Explainer Video: Top 3 Myths about Foreigners in South Africa

Explainer Video: Top 3 Myths about Foreigners in South Africa

Tove van Lennep | Dec 02, 2019
Watch and share this video, to help us counter the top 3 myths about migrants that fuel xenophobia in South Africa.

For more information on the contribution that foreigners make to South Africa, visit the Helen Suzman Foundation article Public opinion versus reality on immigrants in South Africa.

1. On foreigners’ contribution to economic growth and job-creation:

Using a macroeconomic model, the OECD-ILO report found that high-skilled foreign-born workers raise GDP by 2.8% (in comparison with a situation without foreign-born workers), and increase GDP per capita by 2.2% (see Figure 5.7). In terms of employment, high-skilled foreign-born workers raise the number of employed people by 678 000 (consisting of 462 000 additional South African-born workers and 216 000 foreign-born workers). The effects on GDP and employment are greater in the case of medium-skilled and low-skilled workers, due to the greater number of workers in these categories. For example, in 2011 high-skilled foreign-born workers numbered 285 000, compared to 895 000 medium- and low-skilled workers. The effect of medium-skilled and low-skilled immigrant workers on income per capita amounts to 2.8%. The model estimates the immigrant contribution to between 8.9% and 9.1% of national GDP.

The OECD-ILO labour market impact analysis suggests no significant impact of the presence of immigrant workers on South African-born employment at the national level. However, at the sub-national level, the presence of immigrant workers has both negative and positive effects on the South African-born population. It was concluded further that the presence of “new” immigrants, who have been in South Africa for less than ten years, increases both the employment rate and the incomes of local workers.

This is likely a result of the economic growth associated with immigration (together with the reality that immigrants are more likely to be self-employed and therefore employ South Africans), subsiding in the medium term once the economy has adjusted to newcomers.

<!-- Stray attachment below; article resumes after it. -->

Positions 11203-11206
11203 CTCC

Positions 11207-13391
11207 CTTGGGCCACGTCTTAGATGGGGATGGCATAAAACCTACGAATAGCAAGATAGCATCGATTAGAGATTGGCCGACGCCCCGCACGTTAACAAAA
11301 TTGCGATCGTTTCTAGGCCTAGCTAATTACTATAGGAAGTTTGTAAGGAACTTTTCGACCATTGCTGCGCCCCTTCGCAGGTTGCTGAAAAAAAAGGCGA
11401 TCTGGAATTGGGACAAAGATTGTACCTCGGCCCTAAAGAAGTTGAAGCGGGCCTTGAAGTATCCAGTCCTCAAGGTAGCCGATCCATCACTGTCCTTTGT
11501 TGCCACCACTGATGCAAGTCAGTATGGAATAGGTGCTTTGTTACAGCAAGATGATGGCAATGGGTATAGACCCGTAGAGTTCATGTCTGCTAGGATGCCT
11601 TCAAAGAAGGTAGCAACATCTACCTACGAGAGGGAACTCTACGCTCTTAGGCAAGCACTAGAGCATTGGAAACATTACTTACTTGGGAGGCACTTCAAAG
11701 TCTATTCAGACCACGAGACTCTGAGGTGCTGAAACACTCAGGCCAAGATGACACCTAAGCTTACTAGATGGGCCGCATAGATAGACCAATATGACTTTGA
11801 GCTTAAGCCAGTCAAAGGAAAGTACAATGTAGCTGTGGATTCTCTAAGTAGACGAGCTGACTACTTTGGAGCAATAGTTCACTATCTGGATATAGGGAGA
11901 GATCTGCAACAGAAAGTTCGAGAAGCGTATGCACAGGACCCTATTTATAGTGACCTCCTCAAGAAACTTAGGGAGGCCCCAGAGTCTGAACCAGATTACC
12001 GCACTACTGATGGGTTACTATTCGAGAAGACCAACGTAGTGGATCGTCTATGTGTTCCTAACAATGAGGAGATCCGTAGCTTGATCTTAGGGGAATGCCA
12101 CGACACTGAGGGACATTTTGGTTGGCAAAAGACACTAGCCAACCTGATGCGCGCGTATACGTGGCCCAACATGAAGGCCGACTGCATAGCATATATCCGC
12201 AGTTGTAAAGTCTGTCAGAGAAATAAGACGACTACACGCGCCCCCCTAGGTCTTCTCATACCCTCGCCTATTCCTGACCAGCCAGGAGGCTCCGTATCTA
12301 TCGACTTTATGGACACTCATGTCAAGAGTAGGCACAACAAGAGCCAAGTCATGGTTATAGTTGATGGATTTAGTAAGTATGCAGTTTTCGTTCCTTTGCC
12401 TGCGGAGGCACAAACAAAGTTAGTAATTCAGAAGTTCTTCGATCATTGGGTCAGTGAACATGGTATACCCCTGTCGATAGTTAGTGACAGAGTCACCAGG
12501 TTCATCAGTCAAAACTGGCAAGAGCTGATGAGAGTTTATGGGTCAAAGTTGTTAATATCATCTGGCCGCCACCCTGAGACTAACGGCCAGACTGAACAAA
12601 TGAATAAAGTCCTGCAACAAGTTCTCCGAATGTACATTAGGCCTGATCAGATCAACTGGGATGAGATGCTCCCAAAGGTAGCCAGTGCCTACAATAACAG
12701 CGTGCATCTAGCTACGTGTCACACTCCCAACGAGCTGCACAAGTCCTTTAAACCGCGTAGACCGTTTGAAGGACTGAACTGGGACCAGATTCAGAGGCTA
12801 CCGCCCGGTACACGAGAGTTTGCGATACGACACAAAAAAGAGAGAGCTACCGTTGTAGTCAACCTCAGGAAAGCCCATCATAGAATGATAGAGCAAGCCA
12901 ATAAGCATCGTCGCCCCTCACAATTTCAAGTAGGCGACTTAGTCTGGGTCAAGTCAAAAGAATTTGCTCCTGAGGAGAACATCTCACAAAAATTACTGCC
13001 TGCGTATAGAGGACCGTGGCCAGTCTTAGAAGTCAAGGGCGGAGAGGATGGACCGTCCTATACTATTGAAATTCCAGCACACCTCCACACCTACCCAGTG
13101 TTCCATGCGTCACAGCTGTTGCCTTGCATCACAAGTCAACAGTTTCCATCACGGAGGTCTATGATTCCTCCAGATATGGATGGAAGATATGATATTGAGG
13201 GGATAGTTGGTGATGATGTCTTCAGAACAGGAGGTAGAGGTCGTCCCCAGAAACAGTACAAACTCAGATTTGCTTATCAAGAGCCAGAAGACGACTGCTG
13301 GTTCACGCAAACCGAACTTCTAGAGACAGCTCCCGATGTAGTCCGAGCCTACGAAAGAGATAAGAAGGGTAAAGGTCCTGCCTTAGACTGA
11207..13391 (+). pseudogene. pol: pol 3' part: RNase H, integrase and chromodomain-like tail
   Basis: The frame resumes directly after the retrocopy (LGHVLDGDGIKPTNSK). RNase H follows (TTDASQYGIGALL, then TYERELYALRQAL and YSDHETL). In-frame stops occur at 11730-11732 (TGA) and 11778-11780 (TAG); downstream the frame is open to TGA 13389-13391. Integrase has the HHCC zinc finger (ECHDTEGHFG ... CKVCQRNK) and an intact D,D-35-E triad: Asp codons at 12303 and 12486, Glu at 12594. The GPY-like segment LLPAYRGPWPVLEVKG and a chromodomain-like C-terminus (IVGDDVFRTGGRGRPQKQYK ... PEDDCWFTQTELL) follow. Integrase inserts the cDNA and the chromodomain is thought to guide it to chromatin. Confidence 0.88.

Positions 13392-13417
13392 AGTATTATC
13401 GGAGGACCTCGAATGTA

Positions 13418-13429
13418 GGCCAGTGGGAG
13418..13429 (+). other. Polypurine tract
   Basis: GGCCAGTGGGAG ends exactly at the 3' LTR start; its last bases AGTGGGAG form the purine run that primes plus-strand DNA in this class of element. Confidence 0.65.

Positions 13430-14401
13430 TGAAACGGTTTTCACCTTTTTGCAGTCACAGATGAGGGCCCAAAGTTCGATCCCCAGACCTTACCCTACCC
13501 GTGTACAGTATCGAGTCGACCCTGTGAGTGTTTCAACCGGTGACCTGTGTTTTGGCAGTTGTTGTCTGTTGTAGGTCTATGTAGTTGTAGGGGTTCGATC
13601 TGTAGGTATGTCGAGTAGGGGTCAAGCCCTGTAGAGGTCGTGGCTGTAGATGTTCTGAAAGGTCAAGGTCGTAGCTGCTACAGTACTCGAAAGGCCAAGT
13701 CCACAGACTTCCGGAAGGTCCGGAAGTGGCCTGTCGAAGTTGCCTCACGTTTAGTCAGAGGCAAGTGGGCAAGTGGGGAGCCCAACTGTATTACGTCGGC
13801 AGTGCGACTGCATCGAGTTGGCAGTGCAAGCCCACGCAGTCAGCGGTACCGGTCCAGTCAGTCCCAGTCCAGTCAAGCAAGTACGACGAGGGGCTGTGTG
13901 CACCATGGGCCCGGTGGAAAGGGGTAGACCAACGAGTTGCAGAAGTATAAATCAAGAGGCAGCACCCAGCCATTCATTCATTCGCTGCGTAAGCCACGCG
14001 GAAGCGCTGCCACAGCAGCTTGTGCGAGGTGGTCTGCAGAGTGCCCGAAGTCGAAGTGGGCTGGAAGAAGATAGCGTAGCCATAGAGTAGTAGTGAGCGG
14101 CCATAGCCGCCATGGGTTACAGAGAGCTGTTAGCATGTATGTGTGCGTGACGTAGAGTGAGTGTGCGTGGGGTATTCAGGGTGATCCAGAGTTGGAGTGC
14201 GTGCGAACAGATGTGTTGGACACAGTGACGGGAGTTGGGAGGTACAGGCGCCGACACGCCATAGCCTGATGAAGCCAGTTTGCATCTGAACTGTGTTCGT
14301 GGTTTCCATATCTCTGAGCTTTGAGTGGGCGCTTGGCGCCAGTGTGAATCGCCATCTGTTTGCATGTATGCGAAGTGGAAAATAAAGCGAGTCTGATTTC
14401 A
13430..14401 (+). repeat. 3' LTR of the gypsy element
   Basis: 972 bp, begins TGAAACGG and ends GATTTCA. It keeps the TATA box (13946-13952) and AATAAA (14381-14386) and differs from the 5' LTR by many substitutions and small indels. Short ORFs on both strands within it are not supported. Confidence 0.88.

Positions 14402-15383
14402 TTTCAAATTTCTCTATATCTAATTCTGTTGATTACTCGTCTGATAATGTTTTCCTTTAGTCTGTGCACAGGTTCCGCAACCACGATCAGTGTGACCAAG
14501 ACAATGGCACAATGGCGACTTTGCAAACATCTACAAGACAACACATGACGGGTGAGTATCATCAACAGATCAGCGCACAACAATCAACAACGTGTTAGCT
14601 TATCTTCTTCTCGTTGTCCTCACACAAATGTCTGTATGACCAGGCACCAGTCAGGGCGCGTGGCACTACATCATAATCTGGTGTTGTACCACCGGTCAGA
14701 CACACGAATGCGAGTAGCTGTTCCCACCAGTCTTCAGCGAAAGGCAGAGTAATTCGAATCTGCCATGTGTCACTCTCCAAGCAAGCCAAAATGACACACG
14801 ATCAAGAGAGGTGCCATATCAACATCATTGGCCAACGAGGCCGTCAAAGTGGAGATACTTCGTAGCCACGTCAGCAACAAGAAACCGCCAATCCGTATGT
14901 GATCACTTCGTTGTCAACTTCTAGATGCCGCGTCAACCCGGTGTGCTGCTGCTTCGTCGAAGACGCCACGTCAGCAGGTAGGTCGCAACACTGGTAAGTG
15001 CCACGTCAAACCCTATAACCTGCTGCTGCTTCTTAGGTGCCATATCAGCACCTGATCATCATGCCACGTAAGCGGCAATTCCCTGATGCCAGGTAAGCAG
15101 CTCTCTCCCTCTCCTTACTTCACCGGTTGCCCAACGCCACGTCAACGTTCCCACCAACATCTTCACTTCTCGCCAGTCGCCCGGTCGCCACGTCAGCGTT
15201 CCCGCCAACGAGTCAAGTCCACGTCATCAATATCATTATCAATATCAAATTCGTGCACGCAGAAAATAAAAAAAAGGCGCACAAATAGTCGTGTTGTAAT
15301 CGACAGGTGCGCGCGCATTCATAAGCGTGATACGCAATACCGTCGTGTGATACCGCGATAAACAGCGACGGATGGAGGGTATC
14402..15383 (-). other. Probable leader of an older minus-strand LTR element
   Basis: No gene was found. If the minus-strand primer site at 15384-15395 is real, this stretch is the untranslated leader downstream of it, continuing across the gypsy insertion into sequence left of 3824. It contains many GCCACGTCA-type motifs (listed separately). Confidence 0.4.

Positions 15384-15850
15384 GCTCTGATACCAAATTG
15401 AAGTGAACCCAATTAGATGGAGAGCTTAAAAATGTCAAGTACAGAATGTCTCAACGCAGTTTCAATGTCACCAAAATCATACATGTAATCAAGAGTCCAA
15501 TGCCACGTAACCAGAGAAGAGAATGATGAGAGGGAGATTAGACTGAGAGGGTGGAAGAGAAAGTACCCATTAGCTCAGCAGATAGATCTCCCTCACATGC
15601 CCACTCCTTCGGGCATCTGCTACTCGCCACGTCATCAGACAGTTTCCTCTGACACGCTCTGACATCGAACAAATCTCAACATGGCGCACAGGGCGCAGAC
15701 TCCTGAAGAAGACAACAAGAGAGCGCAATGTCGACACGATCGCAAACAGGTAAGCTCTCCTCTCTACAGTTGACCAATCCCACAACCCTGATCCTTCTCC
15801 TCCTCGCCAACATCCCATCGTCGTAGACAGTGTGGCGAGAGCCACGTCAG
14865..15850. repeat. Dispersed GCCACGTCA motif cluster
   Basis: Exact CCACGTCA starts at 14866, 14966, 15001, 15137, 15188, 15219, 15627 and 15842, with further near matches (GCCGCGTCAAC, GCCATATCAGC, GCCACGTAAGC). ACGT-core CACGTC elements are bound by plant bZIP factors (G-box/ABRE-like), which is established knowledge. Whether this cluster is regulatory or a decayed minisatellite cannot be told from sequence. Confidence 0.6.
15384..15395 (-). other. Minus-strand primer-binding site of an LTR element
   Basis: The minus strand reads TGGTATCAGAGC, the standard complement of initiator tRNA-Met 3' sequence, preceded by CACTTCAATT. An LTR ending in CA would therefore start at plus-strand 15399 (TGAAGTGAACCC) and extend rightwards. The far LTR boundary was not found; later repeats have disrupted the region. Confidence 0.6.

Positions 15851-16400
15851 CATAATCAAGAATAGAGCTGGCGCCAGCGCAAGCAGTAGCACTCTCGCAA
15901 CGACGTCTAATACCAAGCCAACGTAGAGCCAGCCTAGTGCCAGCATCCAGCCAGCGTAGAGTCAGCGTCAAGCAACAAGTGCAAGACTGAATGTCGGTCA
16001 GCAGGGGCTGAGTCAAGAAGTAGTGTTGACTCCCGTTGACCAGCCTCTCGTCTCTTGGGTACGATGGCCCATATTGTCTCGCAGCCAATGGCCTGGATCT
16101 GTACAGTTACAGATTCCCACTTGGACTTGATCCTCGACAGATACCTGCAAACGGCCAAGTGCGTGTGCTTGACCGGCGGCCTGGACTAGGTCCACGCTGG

Moreover, the evidence suggests that immigrants do not necessarily compete for the same jobs as South Africans. This is in line with South Africa’s critical skills-based immigration policies, but also the “backdoor” phenomenon, by which immigrants are allowed to enter to fill informal sector or low-skilled jobs, but only on a temporary basis and with little job protection.

2. On foreigners’ contribution to the prison population:

SAPS does not release data on the nationality of persons arrested or convicted of crime but, in response to a parliamentary question in June 2017, the Minister of Justice Correctional Services stated that 11 842 foreign nationals were in prison, of which 1 380 were there solely by virtue of being illegally present in South Africa. This means that only 6.4% of people in South African prisons, either convicted or remanded for other crimes at that time, were foreign nationals. This is below the 7.1% proportion of the population that they constitute.

3. On deportation statistics:

The Department of Home Affairs publishes deportation figures in its annual reports. The figures represented by the graph in the video begin at the peak of 280 837 deportations in 2009, and end at 15 033 deportations in 2018.

 

Tove van Lennep
Researcher

tove@hsf.org.za